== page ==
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Pearl Catchers

Sermon-Notes-300x180

 

While attending Oasis Church for several years in North Little Rock (Pastor Todd West) we would always be handed a worship packet as we entered the service. In that packet they included a pen and a sermon notes card. This is a practical help that is wise for all churches to follow. Whenever we approach the Word of God there are at least two very important questions we need to ask: 1. What is God saying to us? 2. What does He want us to do about it? Preaching is vitally important and this tool can help us to implement God’s challenges.

These sermon notes cards still provide instruction and inspiration when they are revisited. There is a proverb that says, “If I hear it, I forget it! If I see it, I remember it! But if I do it, it transforms me.” Take them and organize them in a way that you can easily reference them when looking at that passage again. Wayne Cordeiro puts it this way, “If it is just in your head it is information. If it is in your heart it is inspiration. When it bleeds out of you it is incarnation!” How will that take place if we cannot even remember what God spoke so clearly to us about?

While preaching a series on Kingdom Living, Matthew 13 became a focal point of study. In verses 45-46 it says, “Again, the kingdom of heaven is like a merchant in search of fine pearls. When he found one priceless pearl, he went and sold everything he had, and bought it.” But in Matthew 7:6 we are told not to “cast your pearls before swine.” Could we be guilty of this when great pearls are being offered in a sermon, lesson, or even our private devotions and we do not take the time to write down what God is saying to us? How important are His pearls to us?

The Air Force Academy did a study on memory from different teaching techniques and discovered that, “We forget 95% of what we only hear in 72 hours!” Auditory learning is where we tell people to “sit still while we instill.” Making a card available to take notes enables people to write down whatever pearls God is giving them during the sermon. Rick Warren has said, “The shortest pencil is always longer that the longest memory.” Challenge yourself and others as they hear the teachings of His word to, “Write them on the doorposts of your house and on your gates.” (Deut. 6:9).

There are multiple learning styles for different people including auditory (hear it), visual (see it), oral (say it), and kinesthetic (do it). Everyone usually has a mix of these but there is normally a dominant style of learning. If your primary learning style is auditory then you love church and always look forward to a good sermon. If you learn better visually then you look forward to the PowerPoint, white board, or some kind of written material. But if you are an oral learner you crave a small group where you can talk about what God is saying and doing in your life.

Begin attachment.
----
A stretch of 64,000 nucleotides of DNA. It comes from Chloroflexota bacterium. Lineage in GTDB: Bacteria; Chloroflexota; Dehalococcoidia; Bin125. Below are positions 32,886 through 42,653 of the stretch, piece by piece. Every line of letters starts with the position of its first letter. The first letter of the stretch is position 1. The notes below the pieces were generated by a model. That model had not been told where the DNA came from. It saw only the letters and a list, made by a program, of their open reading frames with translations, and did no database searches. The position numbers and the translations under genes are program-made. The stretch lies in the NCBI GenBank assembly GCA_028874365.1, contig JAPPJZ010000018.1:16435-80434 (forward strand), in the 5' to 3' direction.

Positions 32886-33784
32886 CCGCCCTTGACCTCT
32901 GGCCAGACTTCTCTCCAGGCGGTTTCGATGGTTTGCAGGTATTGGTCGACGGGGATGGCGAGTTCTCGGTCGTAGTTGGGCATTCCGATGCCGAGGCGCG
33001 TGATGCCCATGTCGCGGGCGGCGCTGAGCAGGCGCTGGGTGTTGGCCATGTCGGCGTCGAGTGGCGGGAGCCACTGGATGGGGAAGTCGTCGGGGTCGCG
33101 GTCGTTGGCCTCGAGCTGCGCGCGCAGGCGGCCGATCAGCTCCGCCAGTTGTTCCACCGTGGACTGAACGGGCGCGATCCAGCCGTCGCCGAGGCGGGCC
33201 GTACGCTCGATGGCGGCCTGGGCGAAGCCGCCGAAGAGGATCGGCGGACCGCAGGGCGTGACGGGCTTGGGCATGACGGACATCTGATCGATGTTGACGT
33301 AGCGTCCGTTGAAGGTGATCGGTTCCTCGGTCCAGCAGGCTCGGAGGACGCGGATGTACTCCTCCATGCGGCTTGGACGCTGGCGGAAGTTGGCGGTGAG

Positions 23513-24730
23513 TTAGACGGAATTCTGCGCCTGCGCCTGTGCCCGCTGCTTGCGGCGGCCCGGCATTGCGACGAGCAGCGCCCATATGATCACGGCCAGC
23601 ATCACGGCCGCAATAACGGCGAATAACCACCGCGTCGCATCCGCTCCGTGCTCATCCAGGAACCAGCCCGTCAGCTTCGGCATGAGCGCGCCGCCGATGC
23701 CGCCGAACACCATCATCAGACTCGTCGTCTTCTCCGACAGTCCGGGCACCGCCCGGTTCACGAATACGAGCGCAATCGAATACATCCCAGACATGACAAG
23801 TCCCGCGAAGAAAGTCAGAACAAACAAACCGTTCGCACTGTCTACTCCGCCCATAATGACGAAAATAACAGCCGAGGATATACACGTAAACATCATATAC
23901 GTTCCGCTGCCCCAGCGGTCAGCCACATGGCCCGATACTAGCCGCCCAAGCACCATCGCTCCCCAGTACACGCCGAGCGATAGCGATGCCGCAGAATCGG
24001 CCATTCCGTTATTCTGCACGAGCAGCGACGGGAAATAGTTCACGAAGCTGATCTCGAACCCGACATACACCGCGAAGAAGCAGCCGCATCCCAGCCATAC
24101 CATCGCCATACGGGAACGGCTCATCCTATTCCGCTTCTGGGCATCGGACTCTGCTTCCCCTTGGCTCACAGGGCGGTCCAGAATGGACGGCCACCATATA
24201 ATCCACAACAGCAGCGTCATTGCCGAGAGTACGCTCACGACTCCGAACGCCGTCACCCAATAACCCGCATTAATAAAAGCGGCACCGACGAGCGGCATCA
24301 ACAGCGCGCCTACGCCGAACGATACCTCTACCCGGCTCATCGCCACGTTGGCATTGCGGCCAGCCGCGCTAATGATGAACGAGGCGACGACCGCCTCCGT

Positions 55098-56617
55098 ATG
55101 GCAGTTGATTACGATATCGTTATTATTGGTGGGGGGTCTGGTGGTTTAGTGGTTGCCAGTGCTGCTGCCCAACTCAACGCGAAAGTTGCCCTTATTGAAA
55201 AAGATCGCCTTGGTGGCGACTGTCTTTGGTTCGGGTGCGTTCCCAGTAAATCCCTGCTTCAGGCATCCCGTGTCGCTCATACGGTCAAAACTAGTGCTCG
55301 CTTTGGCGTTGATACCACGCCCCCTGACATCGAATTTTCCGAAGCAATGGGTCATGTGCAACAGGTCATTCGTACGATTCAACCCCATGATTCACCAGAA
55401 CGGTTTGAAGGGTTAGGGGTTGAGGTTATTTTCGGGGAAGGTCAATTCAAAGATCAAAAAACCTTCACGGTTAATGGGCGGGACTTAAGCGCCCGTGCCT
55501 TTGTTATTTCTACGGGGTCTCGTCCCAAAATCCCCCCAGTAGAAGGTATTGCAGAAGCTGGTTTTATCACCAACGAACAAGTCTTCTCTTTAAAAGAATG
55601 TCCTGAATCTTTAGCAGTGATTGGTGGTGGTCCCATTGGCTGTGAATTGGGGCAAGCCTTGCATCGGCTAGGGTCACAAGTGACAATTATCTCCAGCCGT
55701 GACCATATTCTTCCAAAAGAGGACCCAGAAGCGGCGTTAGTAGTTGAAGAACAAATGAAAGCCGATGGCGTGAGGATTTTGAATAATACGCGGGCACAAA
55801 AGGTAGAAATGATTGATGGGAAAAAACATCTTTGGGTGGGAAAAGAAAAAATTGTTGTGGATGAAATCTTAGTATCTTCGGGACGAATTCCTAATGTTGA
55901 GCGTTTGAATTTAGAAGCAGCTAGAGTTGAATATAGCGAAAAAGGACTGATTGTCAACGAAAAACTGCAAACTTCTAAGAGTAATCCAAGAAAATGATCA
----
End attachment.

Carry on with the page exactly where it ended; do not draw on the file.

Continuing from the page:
This is the genius behind encouraging people to write down the pearls God is giving them. Here are a few benefits of providing sermon notes. A special thank you to Rick Warren for some of this content.

First, it increases attention. Your mind will not wander as much because you are listening closer. As you jot down the “pearls” it helps to untangle your thoughts. Sermon notes cards can be seen as “pearl catchers!”

Second, it increases your retention. The more learning styles you incorporate the better chance you have of remembering what God is saying and the more likely you are to follow through on what He is speaking to you about.

Third, it increases your participation. What an encouragement it is to a preacher or teacher to see someone totally engaged with the message. Focused not only on listening but also following through on God’s challenges.

Fourth, it can be reviewed for years to come. You now have notes on that passage of scripture that you can revisit anytime you desire. It is a joy to pull out your sermon notes and to have the Holy Spirit remind you again.

Fifth, it tells God you are interested in His pearls. You have taken another step of commitment to not only be a hearer of the word but a doer also. It is a step of spiritual maturity that recognizes belief and behavior go together.

This is the wisdom of coordinating a church campaign that focuses everyone on one particular study and utilizes all of these learning styles simultaneously.